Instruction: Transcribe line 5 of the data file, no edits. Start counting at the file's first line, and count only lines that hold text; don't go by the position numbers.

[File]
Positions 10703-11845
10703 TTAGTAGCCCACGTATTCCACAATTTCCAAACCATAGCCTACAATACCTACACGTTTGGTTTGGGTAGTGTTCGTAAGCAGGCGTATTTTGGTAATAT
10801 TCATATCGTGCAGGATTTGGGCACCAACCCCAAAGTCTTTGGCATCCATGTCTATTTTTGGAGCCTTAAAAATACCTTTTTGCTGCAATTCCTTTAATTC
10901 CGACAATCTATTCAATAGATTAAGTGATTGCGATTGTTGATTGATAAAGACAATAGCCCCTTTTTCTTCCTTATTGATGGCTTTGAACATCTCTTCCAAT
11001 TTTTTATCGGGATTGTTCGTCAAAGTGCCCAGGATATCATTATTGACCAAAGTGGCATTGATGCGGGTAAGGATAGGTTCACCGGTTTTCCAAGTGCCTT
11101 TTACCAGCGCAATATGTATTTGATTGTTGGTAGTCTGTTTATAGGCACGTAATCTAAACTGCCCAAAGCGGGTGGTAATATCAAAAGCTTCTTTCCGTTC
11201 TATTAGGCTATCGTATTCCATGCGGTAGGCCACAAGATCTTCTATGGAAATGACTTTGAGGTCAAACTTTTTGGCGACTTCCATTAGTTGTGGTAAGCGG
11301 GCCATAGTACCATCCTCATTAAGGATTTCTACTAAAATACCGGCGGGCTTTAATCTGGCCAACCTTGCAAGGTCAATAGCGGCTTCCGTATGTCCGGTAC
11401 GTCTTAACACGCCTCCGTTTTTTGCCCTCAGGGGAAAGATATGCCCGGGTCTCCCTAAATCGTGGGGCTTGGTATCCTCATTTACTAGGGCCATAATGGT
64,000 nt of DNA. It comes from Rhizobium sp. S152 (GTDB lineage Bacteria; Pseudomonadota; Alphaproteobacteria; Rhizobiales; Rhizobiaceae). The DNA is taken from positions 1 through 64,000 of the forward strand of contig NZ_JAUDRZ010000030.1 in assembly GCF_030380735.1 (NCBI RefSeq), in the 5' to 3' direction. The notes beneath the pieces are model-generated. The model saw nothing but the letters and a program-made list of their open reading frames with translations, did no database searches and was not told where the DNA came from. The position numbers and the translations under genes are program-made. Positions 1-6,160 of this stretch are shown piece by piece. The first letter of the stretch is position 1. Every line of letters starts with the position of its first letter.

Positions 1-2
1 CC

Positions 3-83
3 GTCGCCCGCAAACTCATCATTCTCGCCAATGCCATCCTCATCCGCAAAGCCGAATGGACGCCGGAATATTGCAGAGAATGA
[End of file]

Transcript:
11001 TTTTTATCGGGATTGTTCGTCAAAGTGCCCAGGATATCATTATTGACCAAAGTGGCATTGATGCGGGTAAGGATAGGTTCACCGGTTTTCCAAGTGCCTT